Many Asian countries, including China and India, have traditionally shown a strong preference for the male child. Does this show up in access to education, especially secondary and higher education, eventually impacting the presence of women in STEM?
India has a persistently skewed child sex ratio, to the disadvantage of girls, which slipped from 962 girls for every 1,000 boys in 1981, to 927 in 2001 and 914 in 2011, the latest year for which we have data. But this preference for the male child doesn’t seem to translate into a gender gap in access to schooling. When we look at gross enrolment rates in education across all levels, India appears to have achieved parity between boys and girls:
And when we compare these figures with 2011 data, we find there has been a general increase in educational access for all children, but especially for girls:
But access doesn’t necessarily translate into quality, and that’s where recent ASER data from 2019 and 2018 are helpful. For the first time, they have collected sex disaggregated data about enrollment and trajectories at both the pre-school and school levels, and the data shows interesting trends.
From ages four up to eight, at every age level, a higher proportion of girls than boys are enrolled in government schools, and a higher proportion of boys than girls are enrolled in private schools. This is also observed for age groups seven years to 10 years, 11 years to 14 years and 15 years to 16 years.
In a country like India where social norms and stereotypes lead parents to perceive private schools as “high quality”, and given that government schools are free, the data seems to suggest a parental preference to ration limited resources and invest in their son’s education compared to their daughter’s education.
So it may be the case that son bias shows up in such decisions, rather than in gross enrollment or completion rates.
This also has systemic consequences for women in STEM in India. If a greater proportion of girls in rural India pass through the government schooling system known for poor foundational literacy and numeracy, poor learning outcomes, less effective and motivated teachers, we are systematically disadvantaging Indian girls from success in a STEM college degree or STEM career.
The report also explores interventions that could help young girls envision a future in STEM and retain women already in the field. What would a country like India need to do for this to happen?
The evidence base of “what works” to keep girls and women in STEM is nascent and evolving. Studies are usually concentrated on high income countries, and can often rely on low sample size studies. Nonetheless, they give us valuable takeaways for both implementation and further research in low- and middle-income country contexts.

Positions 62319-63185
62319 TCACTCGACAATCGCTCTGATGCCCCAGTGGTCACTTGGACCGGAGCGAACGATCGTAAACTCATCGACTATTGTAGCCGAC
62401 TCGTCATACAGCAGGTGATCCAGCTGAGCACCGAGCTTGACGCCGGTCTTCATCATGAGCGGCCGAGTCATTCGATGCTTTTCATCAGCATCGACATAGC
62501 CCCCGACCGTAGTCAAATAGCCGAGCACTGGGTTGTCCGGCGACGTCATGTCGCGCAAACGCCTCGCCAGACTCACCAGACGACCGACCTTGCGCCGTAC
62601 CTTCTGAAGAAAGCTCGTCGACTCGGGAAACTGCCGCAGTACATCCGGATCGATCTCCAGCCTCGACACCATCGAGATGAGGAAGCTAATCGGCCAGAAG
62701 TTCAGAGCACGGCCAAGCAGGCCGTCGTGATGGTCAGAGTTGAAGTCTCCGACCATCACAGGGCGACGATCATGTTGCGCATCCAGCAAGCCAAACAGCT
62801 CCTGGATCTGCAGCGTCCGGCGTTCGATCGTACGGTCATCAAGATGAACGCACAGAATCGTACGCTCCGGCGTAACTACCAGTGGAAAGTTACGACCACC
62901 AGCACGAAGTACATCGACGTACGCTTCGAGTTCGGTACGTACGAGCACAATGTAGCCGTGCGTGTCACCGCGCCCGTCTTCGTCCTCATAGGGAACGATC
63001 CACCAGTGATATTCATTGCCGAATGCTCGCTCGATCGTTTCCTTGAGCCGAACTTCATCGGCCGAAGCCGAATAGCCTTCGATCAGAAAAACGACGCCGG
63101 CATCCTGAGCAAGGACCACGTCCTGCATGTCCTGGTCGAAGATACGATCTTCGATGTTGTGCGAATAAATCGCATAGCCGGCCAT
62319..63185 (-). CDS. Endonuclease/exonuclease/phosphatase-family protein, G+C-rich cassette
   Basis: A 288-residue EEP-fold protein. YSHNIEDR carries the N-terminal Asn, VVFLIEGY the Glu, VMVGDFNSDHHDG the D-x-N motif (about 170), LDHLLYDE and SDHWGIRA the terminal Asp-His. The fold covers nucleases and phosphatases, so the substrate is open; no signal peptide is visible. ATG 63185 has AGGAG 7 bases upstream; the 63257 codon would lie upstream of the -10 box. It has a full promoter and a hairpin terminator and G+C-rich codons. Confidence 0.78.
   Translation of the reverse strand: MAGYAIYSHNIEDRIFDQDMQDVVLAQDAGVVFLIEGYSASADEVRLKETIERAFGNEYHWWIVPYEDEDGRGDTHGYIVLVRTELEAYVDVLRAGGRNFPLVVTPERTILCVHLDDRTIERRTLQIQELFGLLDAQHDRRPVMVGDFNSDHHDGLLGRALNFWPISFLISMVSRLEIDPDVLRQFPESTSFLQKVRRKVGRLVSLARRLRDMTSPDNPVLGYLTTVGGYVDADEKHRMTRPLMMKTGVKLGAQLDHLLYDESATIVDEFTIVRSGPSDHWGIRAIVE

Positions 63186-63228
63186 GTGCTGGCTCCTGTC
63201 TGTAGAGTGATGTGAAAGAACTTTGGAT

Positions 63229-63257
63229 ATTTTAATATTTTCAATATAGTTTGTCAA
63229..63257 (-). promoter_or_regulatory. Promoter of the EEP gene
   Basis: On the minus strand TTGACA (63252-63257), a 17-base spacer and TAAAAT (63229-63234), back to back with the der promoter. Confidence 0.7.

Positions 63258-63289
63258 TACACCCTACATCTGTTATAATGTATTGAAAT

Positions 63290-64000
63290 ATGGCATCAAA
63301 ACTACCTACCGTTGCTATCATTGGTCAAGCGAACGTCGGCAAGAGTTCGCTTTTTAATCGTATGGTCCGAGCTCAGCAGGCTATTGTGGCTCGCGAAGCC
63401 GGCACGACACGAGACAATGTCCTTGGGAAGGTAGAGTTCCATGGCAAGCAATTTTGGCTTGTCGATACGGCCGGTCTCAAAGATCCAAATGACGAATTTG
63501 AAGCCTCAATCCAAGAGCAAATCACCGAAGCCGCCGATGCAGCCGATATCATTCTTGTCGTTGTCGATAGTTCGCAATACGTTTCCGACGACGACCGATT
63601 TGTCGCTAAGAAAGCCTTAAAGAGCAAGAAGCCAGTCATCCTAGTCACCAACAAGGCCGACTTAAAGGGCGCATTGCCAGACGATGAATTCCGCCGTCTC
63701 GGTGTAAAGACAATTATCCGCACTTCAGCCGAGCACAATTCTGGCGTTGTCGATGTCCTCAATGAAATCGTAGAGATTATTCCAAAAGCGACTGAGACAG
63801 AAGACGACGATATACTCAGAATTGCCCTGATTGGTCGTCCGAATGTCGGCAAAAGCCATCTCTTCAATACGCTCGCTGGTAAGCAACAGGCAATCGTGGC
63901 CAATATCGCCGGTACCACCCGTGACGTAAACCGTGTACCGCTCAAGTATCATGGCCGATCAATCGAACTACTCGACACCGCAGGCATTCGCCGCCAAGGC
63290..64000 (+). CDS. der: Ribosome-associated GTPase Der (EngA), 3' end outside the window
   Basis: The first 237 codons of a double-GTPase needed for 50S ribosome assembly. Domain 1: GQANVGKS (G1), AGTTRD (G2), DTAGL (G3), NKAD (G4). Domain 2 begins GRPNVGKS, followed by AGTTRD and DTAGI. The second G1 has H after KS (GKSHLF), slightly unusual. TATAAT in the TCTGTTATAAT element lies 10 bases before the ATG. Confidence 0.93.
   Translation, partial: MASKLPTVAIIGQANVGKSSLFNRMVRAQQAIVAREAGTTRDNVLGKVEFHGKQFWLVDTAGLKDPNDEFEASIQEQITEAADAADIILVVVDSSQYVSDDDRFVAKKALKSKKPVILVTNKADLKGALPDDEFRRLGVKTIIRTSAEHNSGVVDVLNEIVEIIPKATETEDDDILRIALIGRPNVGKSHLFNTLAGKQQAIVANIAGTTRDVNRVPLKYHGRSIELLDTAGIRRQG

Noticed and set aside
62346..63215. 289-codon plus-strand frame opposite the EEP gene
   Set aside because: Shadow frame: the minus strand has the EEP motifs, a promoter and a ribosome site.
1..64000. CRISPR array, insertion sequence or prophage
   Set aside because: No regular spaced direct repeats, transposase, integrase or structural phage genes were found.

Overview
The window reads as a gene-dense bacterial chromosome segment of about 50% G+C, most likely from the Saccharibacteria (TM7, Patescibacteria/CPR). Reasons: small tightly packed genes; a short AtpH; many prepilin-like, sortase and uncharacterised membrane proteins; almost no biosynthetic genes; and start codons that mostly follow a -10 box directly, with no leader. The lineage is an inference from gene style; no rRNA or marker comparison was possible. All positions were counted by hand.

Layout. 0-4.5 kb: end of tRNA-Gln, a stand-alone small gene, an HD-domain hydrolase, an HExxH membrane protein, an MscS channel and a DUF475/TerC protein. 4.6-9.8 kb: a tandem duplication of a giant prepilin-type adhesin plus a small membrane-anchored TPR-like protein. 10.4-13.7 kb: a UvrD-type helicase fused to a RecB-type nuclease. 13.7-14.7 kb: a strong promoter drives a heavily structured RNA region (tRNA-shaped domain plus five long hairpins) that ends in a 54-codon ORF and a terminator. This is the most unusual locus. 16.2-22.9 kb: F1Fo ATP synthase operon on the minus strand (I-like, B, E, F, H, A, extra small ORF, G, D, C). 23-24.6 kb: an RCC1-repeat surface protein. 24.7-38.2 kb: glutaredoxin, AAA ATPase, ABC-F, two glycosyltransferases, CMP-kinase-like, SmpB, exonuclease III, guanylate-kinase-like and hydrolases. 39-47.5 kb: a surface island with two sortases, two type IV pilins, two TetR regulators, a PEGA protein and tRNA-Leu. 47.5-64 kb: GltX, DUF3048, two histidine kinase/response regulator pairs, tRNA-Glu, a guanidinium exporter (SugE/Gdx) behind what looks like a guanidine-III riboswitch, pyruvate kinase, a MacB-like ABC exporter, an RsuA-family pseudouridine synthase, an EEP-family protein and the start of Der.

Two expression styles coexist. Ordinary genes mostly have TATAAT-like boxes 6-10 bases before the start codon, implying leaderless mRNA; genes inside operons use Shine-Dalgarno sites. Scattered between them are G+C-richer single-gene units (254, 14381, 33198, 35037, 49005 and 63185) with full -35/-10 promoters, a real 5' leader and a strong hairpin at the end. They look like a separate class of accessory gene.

For a country like India, most of these solutions can be implemented fairly easily in families, schools and workplaces.
At very young ages, engaging girls in spatial play – things like puzzles, building blocks, working with maps, engaging in mental manipulation of images – and using spatial language such as directions, relative locations, dimensions, quantities, are known to cultivate greater interest in science among girls.
In primary and secondary education, interactive and participative learning (“doing” or “making” activities), extracurricular activities like museum visits, science clubs and coding camps, increase girls’ confidence and interest in science, and foster positive attitudes towards science.
Counteracting stereotypes about science and scientists is incredibly effective. This can involve tackling gender bias in textbooks – for example, having more female representation in images in science text-books – and redesigning the decor of science classrooms.
I mean having not just star wars, robots and solar system wall hangings, but something more connected to people/nature or other visuals that girls may relate to. It will also help to provide greater access to female role models, from having more female teachers for STEM subjects to inviting practising women scientists/ technologists into the classroom.
How can this be sustained as you go up the ladder?
In STEM tertiary education, the presence of more female faculty, a greater effort to mentor women, and enrolling them in specialised training programmes like boot camps will help to increase their sense of belonging to the world of STEM and help them transition to STEM careers.
At the workplace, there should be helpful general measures like providing and encouraging staff (especially male staff) to take parental leave, flexible work programmes, providing on-site or near-site childcare, and anti-discriminatory and anti-harassment laws. But, beyond that, best practices like anonymising candidate gender in job applications and restrictions on asking about salary history can equalise opportunities in hiring and make starting pay more equitable.
Peer support and feedback from male and female coworkers, mentoring by managers and especially senior female staff; opportunities to take on greater responsibilities and invitations from managers or other senior colleagues to become involved in high-profile projects have been shown to help women’s retention and career progression in STEM jobs. Encouraging non-stereotypical behavior through positive examples is also a promising approach.
For instance, instead of having workshops for male engineers to make them more empathetic to their female coworkers, put them to work in mixed gender teams, hire more female engineers and they will figure how to work together, on the job. Similarly, instead of telling parents or students that girls can become scientists, get them to actually meet and talk to female scientists, and understand their jobs.
The views expressed in this interview are personal, and do not necessarily represent those of the World Bank, CGAP, their staff, or the co-authors of the World Bank report on gender biases in STEM.
This article first appeared on IndiaSpend, a data-driven and public-interest journalism non-profit.